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Tribute to Prof Lynn Sinclair Gillis

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My close friend professor Lynn Sinclair Gillis died on May 24th at home in Cape Town, aged 96. Born to emigrant parents who exchanged antisemitism in the small Lithuanian town of Kretinga for Boerland Kroonstad (= ‘Crown City’, ironically named not after royalty but a favourite horse that drowned in the local stream). Lynn’s father Julius, a dentist, grew competition prize roses as a hobby, and his mother Annie (nee Lynn), a concert­-pianist, gave music lessons. Late in life, Lynn recalled the chicken soup and Kneidels made by his granny, who lived with them. This parochial background grounded his fluent vernacular Africaans, a language he deemed second only to Yiddish in its rich array of metaphors and colourful curses. Perhaps too, it underpinned Lynn’s initiatives in community and social psychiatry. Hospitalisation aged nine for scarlet fever in the Johannesburg Children’s Fever Hospital similarly primed later innovative ideas.

When the war broke out, he served in makeshift hospitals in Northern Africa and Italy. 1945-1962 he worked at Tara Hospital, a pioneering mental health facility in Johannesburg, taking a break in the 1950’s to hold positions at the Maudsley hospital in London, and becoming a founding member of the UK Royal College of Psychiatry.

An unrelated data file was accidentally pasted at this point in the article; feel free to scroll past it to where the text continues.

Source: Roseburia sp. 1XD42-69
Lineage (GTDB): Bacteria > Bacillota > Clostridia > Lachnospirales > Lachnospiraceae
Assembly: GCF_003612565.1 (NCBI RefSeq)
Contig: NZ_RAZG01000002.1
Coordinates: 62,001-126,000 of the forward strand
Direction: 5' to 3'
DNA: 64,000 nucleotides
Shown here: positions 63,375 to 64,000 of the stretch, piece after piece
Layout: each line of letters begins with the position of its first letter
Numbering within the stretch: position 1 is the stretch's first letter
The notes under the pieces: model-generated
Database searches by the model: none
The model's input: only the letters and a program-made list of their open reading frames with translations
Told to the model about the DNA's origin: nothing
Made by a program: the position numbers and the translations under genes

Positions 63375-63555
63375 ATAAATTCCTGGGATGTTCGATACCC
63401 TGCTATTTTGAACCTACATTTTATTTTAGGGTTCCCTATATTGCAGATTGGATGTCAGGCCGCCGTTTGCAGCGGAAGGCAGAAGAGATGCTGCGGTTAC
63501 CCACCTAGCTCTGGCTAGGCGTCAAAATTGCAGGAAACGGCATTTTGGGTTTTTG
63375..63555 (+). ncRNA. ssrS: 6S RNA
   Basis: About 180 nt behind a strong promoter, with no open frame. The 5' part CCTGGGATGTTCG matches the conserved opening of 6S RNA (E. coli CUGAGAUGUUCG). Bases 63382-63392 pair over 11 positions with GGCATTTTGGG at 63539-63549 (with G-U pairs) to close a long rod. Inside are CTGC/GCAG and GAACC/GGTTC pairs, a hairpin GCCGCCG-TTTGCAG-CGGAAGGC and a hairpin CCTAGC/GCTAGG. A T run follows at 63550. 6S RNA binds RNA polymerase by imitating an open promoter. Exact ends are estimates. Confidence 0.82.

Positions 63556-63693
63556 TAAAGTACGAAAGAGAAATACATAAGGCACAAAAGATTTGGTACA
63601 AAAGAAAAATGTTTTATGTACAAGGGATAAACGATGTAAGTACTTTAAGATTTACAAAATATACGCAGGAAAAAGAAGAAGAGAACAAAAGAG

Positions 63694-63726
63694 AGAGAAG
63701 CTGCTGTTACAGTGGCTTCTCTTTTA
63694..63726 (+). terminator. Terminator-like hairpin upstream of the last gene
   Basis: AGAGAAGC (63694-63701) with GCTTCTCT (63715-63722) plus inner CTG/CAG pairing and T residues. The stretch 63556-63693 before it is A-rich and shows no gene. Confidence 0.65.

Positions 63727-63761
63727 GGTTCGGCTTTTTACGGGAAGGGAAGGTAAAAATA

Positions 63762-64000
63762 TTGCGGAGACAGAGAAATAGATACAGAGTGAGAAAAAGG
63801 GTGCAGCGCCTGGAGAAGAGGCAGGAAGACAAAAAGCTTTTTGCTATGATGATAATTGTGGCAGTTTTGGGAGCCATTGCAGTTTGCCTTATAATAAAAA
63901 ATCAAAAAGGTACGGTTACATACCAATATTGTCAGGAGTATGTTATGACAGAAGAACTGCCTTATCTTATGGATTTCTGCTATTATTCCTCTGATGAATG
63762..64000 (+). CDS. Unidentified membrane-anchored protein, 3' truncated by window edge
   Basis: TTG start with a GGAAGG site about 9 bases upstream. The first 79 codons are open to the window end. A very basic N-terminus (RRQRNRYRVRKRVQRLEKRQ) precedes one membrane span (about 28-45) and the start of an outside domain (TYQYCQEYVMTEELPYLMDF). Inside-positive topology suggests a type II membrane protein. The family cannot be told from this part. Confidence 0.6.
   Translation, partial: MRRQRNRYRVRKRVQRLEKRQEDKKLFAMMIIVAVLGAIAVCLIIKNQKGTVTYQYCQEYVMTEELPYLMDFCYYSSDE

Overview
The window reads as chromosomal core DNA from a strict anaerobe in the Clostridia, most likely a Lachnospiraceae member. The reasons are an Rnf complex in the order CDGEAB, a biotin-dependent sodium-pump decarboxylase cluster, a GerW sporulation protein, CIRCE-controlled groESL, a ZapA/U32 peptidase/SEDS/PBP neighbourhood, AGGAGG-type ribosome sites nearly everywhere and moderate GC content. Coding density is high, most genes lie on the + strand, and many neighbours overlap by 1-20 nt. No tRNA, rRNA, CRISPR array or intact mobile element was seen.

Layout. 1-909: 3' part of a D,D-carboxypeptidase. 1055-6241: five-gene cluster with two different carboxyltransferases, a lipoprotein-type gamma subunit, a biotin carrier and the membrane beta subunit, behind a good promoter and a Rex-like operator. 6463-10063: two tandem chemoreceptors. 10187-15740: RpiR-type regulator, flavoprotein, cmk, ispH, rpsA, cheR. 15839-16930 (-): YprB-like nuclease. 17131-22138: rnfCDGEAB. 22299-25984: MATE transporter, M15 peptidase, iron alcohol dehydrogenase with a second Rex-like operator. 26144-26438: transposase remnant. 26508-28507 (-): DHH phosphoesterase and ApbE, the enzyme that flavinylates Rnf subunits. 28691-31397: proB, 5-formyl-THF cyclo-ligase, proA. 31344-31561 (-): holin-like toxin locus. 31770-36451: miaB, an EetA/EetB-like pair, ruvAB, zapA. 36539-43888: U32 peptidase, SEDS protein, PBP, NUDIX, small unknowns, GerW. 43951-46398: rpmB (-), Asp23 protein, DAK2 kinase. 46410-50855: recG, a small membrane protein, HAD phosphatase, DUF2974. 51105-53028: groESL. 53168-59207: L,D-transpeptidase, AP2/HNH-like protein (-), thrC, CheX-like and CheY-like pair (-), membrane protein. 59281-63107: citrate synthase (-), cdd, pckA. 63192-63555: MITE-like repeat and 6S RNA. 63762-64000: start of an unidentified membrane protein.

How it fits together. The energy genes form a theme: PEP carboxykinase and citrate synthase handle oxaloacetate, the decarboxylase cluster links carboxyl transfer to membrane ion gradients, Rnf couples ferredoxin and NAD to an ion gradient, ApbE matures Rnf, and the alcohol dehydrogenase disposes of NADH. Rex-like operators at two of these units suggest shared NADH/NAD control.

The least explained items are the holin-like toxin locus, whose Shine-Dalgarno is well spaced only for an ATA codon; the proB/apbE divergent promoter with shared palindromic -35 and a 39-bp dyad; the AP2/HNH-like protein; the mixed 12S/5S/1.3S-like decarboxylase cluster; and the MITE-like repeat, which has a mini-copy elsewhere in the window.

These formative experiences bore fruit when he was recruited in 1962 to be founding Head of Department of Psychiatry & Mental Health at the University of Cape Town and first consultant at Groote Schur Hospital. He initiated ground-breaking community services and clinics, unusually led by nurses. Under his guidance a day hospital was established, and psychiatric Social Club promoting continuity of care for patients in the community, with outreach provisions to destigmatise mental illness. At Government funded Valkenberg Hospital and Alexandra Rehabilitation Centre he courageously defied Apartheid segregation, by integrating staff across wards.

Lynn Gillis won many awards and held esteemed positions, among them President, of the S.A. National Council for Mental Health. We met in 1980 when as Director of the South African Medical Research Council’s Clinical Psychiatry Research Unit he invited my husband Professor Julian Leff of the British Medical Research Council to participate in an extensive study of Life Events and ongoing precipitants of relapses in schizophrenia. Their findings revealed massive discrepancies in the different racial groups’ lived experience. We remained fast friends ever since, with reciprocal bi-annual visits (adjusted in the academic boycott years), between ourselves and Lynn and his late wife Shirley (nee Lourie, a clan who claim to trace their roots back to King David).

All agreed that Professor Gillis was an inspirational teacher, mentor and author of numerous professional books and publications. Many eminent people in the field cite his singularly trusting style of leadership which encouraged their personal initiative. 

Ever curious, Lynn was drawn to psychoanalysis, and pursued Buddhism. His fine appreciation of music, travel and art flourished in retirement when he also studied sculpture and created austere carvings in marble and rare woods. Always an avid mountaineer he remained remarkably healthy and agile, lucid and fiercely independent to the end of his full and fulfilled professional and artistic life.

He leaves a daughter Jenny, four adult grandchildren (Josh, Gabrielle, Jason, Danielle) and three great grandbabies (Nomi, Yael and Lev).
Professor Joan Raphael-Leff, PhD [Retired]